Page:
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Biological Sciences

New Graduate Courses

This page provides information about courses to be offered in upcoming semesters that are either new courses, not yet in the Graduate Catalog, or courses for which the topic changes each time it is taught.

New graduate courses are taught as sections of BIOL 590 or 490. Different sections of BIOL 490 or 590 are usually entirely different courses taught by different faculty.

Graduate seminars (BIOL 595 and BIOL 596) have a different topic each time they are taught.

Spring 2019

Topics in Cellular and Molecular Biology: Chemoprevention of Cancer and DNA Damage by Dietary Factors - 17551 - BIOL 595 - 001

Credit hours: 2.0
Schedule: TBA
Location: TBA
Instructor: Dr. Chris Theodorakis

This is a graduate seminar course, open only to graduate students and can be counted as one of the two graduate seminar courses (BIOL595/596) required for the Master’s degree in Biological Sciences. The course involves the examination in depth of topics in organismal biology by means of seminars, discussions, readings, and papers.

Topics to be covered include:

• Induction of DNA Damage and Cancer by Dietary Factors
• Mechanisms of chemoprevention, antimutagenesis, and anticarcinogenesis
• Antioxidants and Cancer
• Metabolism as a target for nutritional chemoprevention of cancer
• Dietary regulation of carcinogenic signaling pathways
• Endocrine-related cancers and phytochemicals

The format of this course is that, each meeting, students will take turns giving a PowerPoint “lecture” summarizing one chapter, followed by group discussion of current literature relating to the book chapters.

For more information about this course, please contact Dr. Theodorakis.

Topics in Cellular and Molecular Biology: Microbiomics - 17550 - BIOL 595 - 002

Credit hours: 2.0
Schedule: TBA
Location: TBA
Instructor: Dr. Britt Peterson

This is a graduate seminar course, open only to graduate students and can be counted as one of the two graduate seminar courses (BIOL595/596) required for the Master’s degree in Biological Sciences. The course involves the examination in depth of topics in organismal biology by means of seminars, discussions, readings, and papers.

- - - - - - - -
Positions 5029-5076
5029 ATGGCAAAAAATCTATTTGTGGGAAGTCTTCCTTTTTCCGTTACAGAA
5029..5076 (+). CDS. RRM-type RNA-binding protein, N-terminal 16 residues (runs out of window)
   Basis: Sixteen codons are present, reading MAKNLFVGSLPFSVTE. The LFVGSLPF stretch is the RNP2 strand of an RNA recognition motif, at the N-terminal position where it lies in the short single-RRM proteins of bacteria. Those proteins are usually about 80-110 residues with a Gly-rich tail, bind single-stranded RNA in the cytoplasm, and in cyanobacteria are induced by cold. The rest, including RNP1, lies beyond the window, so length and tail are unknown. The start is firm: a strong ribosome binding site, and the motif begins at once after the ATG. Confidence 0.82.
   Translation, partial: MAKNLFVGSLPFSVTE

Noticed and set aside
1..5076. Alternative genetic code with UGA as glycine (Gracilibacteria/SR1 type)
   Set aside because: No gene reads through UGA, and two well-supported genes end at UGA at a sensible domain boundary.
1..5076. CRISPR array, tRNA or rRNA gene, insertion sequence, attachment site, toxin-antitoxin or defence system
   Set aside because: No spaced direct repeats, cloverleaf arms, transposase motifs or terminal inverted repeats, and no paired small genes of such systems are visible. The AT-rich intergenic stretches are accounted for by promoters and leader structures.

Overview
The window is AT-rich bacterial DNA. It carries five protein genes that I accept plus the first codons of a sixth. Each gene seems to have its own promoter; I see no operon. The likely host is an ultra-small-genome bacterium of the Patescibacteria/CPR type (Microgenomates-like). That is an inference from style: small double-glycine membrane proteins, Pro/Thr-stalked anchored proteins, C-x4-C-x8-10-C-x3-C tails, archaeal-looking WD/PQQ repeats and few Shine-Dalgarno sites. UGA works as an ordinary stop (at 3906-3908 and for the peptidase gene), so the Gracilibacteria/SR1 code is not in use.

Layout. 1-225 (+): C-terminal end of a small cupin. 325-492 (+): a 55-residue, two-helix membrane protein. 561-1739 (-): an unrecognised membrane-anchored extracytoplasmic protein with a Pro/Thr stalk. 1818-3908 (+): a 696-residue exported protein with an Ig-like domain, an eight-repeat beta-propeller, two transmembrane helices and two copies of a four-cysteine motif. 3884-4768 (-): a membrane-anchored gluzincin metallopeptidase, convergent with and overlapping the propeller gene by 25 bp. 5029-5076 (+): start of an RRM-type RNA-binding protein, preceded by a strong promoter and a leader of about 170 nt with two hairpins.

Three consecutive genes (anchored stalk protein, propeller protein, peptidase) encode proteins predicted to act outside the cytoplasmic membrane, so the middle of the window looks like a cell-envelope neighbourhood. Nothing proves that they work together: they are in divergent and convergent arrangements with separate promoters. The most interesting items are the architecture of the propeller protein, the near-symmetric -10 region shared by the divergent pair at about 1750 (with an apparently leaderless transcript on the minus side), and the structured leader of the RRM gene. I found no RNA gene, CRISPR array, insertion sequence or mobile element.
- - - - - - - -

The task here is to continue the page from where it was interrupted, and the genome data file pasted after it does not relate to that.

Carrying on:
Complex microbial communities are of growing interest and importance in medicine, agriculture, and ecology. The rapid advancement of next-generation sequencing and ‘omics technologies have made studying these communities of uncultivable and unidentified microbes more accessible. We’ll discuss the design, logistics, and analysis of microbiome studies and how to interpret them in clinical, industrial, and ecological contexts.

For more information about this course, please contact Dr. Peterson.

Topics in Organismal Biology: Sustainable Agriculture - 14899 - BIOL 596 - 001

Credit hours: 2.0
Schedule: TBA
Location: TBA
Instructor: Dr. Zhi-Qing Lin

This is a graduate seminar course, open only to graduate students and can be counted as one of the two graduate seminar courses (BIOL595/596) required for the Master’s degree in Biological Sciences. The course involves the examination in depth of topics in organismal biology by means of seminars, discussions, readings, and papers.

The course will discuss concepts, principles and ecological characteristics of sustainable agriculture, and will examine common practices for developing and managing sustainable agricultural production systems in the US. The discussion topics will include, but are not limited to, organic farming and certification, biofortification and functional foods, soil quality and conservation, pest management and agricultural environment pollution control.

For more information about this course, please contact Dr. Z-Q Lin.

Photo of graduate student in lab

Inquiries

Department of Biological Sciences
Graduate Program Inquiries
Office Phone: (618) 650-3927
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